The Unfixable Steven Spader: A True Sick Person
The Mont Vernon Murder was a part of a thrill killing that would gain national and even international attention due to the brutality of the crimes that were committed. These crimes would come with a lack of remorse from the murderer’s mastermind, Steven Spader.
Christopher Gribble and Steven Spader both 17 at the time, would end up murdering Kimberly Cates long with her daughter Jamie Cates during a home robbery on October 4, 2009, in Mont Vernon, New Hampshire.
Both Kimberly and Jamie would be assaulted with a machete. Spader would later admit that he hacked Kimberly to death. He would end up administering at least 36 blows to Kimberly’s torso and head.
Steven Spader was a former Boy Scout. Spader was also a high school dropout who was able to pass their GED test.
Spader would later in life form a club known as the Disciples of Destruction shortly before he murdered Kimberly Cates. This club would be where he would recruit his confederates.
Spader would later design a logo for his Disciples of Destruction club and would tell of his recruits that their initiation process for all club members would be doing a home invasion.
Ultimately, Gribble and Spader would both receive a life in prison sentence, while the other three assailants would also be serving some sort of prison time.
Because of the ruling in the United States Supreme Court case of Miller v. Alabama, the sentencing of minors could only be given life sentences. Which would mean that Gribble and Spader would be granted another hearing for their sentencings.
However, in April of 2013, Spader would talk to his attorneys and state that he did not want a lesser sentence has he been one of the most twisted and sick people you would ever meet. So, in short, Spader did not attend the resentencing hearing.
New Hampshire state stated that Spader lacked remorse and they considered that an unnecessary form of weakness and that he would end up committing more crimes if he was released from the correctional facility.
So Spader was giving life with an additional 76 years.
However, in May of 2013, the New Hampshire Supreme Court would permit Spader to drop the appeal on his conviction. Spader’s appellate attorney would tell the press that Spader did not want to appeal for moral and personal reasons.
Spader was then transferred to a New Jersey State prison a year later in February of 2014. This is where he would be injured during a fight within the prison.
However, in October 2014, Gribble was looking for a reduction in his sentence based on him being a minor when sentenced, but the court did not get to his case in a decent time.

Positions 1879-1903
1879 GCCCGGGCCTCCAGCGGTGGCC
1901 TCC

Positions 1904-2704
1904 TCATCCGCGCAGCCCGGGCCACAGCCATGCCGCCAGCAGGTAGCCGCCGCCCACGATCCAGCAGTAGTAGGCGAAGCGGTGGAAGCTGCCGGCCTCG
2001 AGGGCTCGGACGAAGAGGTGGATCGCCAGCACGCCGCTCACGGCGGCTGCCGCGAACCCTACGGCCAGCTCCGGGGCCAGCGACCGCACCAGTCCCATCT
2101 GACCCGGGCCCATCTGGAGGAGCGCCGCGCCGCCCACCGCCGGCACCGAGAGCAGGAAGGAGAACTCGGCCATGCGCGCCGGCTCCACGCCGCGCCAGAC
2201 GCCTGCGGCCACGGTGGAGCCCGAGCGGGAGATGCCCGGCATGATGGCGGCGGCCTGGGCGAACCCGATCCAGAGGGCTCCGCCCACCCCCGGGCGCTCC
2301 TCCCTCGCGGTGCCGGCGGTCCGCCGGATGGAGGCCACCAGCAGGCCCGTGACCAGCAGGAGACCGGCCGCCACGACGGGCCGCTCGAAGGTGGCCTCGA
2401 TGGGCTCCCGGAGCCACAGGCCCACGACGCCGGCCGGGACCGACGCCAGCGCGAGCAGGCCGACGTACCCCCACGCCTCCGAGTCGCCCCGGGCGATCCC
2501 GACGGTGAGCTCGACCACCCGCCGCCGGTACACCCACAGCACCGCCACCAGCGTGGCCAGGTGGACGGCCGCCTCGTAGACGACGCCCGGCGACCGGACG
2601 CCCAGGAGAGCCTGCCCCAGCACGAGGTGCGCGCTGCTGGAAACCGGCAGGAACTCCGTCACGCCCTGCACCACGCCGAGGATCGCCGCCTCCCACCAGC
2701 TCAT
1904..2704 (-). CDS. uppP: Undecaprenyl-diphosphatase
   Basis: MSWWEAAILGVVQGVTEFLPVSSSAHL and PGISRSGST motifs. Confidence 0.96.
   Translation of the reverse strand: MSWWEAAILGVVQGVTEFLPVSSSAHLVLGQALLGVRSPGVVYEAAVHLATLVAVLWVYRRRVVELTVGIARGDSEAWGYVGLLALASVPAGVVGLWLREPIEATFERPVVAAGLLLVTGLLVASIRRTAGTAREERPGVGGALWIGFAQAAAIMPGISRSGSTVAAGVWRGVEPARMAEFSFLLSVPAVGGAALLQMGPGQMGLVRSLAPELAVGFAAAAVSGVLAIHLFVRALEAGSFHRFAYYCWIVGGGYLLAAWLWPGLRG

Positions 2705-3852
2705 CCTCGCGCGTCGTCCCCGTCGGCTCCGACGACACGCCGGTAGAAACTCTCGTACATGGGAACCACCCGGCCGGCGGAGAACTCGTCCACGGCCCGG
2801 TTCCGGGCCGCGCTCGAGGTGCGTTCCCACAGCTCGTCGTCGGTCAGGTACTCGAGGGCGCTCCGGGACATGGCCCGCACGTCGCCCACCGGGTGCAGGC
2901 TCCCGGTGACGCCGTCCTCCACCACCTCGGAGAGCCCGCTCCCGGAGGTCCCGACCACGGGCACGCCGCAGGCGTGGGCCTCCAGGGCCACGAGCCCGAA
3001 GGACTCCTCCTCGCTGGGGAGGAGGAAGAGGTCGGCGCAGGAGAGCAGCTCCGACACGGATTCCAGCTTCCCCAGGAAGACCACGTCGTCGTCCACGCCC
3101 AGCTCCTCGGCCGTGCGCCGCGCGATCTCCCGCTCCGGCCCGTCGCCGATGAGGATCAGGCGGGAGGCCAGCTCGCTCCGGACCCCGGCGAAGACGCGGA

Prosecutors Claim Spader ‘Chose’ to be Evil
When teens start to commit crimes, most people tend to look for simple explanations such as violent media, unhappy childhood, or mental illness.
However, this was not the case with Steven Spader. His parents or even the system was not at fault for the crime he committed. Steven Spader was brought up in a loving home. Steven Spader turned himself into a murderer who would ultimately kill an innocent woman and child while they were in bed with a machete.
This crime at hand was very unsettling for many residents who resided in New Hampshire. It prompted many parents, neighbors, and even teachers to ask themselves and others how young men that came from decent families who were involved in Boy Scouts and church to grow up and be commit such gruesome crimes.
Steven Spader’s parents tried to get help for Steven when they started noticing he was having trouble within his teen years, but their efforts did not pan out as much as they wanted it to.
If Gribble or Spader was not going around bragging about the murders to their close friends, it is possible that investigators may never have caught them as quickly as they did, and it could have been possible that they could have both struck again.
Spader Chooses Not to Contest Life Sentence
The state of New Hampshire portrayed Steven Spader as the one and only psychopathic ringleader in the Mount Vernon home invasion murders that happened back in 2009. The state would say that Spader lacked any form of remorse and it was likely that he would commit many more crimes if he was freed from prison.
However, Spader would not be present for his resentencing hearing and Spader would also waive his right to appeal for a lesser sentence.
Spader accepts all responsibility for his actions and for the first time since he’s been originally sentenced Spader apologizes to the family of the victims in a statement that he has his attorneys read in the courtroom.
In 2010, a jury would convict Spader, 21 at the time for first-degree murder and all related charges for the death of Jaimie and Kimberly during the morning hours of October 4, 2009.
He would then later brag to his friends how he broke up a family and he vowed that this was just the beginning to his murderous spree.
Spader is currently sitting behind bars and serving out his life sentence plus an additional 76 years for the attempted murder of Jaimie and the murder of her mother Kimberly.